6 people have chosen wisely: on "Fletch's Favored Five: 1988 in Film"

JacksSmirkingRevenge said...

You havent seen Eight Men Out?! Blasphemy!

Buffett35 said...

I can't argue with this list. Bloodsport and Big aren't particularly quotable, but Die Hard, Coming to America, and Bull Durham influence my vocabulary to this day. Beetlejuice and Willow are faves of mine too, but not enough to push out any of your top 5. The only one of your "not yet seens" that I've seen is Akira, and I can't imagine you liking it that much.

OneLifeLiveIt said...

Bloodsport was a great movie at the time. It really has dated now though. It was running on cable here the other day and the music in it really dates it. One of JCVD's better moments.

Fletch said...

JSR - Nope. I think I've seen parts of 8 Men Out, but not the whole enchilada. I can't be missing that much, can I?

Buffett - The three you mentioned are certainly much more quotable, but give Bloodsport some credit - it's got the brick line, the goofy dood that says "put up your Dux, right?" and just a number of moments ready to be lampooned by pop culture.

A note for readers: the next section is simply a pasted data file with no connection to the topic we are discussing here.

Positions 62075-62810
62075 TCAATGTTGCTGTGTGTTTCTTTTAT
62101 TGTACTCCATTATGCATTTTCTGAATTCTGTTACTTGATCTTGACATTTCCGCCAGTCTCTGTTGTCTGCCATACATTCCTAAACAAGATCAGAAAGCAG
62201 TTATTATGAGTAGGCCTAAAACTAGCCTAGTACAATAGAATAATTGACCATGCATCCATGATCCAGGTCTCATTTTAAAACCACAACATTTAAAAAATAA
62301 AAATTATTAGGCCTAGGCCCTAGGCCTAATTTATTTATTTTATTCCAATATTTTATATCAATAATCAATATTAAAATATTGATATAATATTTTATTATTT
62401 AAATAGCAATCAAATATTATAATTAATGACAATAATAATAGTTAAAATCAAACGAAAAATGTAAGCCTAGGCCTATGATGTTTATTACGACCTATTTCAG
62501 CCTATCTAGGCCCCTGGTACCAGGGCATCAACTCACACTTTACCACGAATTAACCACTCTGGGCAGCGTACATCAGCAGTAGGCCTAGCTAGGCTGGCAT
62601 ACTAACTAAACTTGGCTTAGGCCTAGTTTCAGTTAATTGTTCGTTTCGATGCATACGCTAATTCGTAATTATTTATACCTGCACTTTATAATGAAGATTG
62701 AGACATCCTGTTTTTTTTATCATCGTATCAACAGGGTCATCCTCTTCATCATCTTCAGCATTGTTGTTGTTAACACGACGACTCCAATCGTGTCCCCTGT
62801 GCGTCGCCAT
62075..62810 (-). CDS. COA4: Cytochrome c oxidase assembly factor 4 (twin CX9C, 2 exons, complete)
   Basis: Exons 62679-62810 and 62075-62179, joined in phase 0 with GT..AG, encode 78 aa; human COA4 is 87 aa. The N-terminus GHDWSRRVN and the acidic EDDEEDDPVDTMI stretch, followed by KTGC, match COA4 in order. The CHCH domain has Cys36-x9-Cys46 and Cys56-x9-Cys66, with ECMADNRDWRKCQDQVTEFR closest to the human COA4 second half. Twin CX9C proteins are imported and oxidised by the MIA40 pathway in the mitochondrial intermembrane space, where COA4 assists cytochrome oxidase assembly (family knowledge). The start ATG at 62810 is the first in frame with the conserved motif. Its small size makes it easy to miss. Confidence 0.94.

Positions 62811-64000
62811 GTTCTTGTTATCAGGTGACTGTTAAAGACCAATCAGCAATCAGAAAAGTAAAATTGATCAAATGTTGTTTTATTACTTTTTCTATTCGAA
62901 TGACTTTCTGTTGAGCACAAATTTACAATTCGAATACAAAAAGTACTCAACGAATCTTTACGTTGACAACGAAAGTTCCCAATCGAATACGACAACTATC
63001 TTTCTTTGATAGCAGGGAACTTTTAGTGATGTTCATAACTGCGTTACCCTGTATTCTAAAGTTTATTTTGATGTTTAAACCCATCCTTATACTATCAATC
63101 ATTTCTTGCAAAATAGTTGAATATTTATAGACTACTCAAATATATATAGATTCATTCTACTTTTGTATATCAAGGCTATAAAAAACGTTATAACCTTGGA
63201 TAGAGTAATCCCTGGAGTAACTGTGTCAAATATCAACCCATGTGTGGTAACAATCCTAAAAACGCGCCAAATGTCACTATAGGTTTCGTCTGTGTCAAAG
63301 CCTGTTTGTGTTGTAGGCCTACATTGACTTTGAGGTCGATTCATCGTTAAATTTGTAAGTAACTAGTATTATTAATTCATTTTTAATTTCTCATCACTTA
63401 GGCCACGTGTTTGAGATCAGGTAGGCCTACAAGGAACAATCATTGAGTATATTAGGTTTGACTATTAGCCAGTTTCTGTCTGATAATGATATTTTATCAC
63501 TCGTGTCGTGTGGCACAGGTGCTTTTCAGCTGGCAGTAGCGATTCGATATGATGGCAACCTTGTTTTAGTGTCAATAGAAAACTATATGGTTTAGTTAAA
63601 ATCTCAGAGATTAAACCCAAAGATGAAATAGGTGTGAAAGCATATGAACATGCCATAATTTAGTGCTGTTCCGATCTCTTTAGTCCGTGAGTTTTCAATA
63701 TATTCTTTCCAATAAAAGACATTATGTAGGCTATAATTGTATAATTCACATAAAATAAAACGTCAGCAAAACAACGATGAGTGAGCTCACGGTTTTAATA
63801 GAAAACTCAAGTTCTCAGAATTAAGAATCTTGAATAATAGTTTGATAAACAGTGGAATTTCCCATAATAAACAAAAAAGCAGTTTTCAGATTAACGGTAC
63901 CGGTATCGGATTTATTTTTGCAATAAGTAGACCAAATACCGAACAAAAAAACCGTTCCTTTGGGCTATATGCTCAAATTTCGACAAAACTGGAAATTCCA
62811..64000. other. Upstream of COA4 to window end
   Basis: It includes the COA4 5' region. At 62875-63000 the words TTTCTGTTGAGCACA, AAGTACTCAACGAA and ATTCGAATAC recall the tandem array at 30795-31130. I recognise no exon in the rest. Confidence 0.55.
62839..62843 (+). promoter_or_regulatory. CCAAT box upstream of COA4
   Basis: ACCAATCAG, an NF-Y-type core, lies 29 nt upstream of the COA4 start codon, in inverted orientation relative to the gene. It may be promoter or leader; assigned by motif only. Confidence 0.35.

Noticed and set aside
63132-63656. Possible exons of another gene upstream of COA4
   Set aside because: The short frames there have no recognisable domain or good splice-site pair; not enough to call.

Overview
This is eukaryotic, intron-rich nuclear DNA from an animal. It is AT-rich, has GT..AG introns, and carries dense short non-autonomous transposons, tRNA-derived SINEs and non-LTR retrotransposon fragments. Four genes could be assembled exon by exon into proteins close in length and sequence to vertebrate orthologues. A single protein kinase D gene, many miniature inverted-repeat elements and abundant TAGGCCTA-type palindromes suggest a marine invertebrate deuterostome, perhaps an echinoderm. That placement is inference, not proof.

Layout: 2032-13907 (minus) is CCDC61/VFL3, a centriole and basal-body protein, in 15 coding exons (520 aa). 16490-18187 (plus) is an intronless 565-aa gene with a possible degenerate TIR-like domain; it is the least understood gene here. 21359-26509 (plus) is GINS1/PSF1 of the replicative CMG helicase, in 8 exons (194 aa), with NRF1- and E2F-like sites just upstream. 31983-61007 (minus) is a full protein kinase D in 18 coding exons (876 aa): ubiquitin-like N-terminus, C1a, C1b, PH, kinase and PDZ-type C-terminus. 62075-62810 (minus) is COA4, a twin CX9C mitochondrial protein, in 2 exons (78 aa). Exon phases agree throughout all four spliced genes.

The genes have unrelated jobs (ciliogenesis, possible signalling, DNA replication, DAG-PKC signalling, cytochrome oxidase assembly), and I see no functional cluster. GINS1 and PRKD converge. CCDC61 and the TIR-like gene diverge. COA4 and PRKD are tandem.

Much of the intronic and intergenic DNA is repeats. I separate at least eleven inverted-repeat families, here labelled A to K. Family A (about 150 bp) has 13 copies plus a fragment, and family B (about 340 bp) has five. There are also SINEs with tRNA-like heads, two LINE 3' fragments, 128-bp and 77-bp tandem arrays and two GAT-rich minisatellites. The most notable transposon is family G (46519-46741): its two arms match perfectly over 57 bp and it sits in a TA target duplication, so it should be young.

I can't imagine me liking Akira that much, either.

OneLife - Yes, Bloodsport (and really, all of Van Damme's early work) is tremendously dated, but these days, that's about half the appeal.

He said, she said said...

I love Big but yeah... as I rewatch that peadophile question does come into the forefront of one's mind more. I can't get enough of that film though.

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Reel Whore said...

I'd have to sift through the Wiki List, but I totally agree that Bloodsport had to take third to Coming to America & Die Hard. Bruce Willis is my man. Everything works in that flick; Rickman, Reggie Vel, Big & Little Johnson.

Coming to America is hard evidence that Eddie Murphy has talent, or at the least, he used to.

How bad do I suck that, as much as I love Warwick Davis, I've never seen Willow?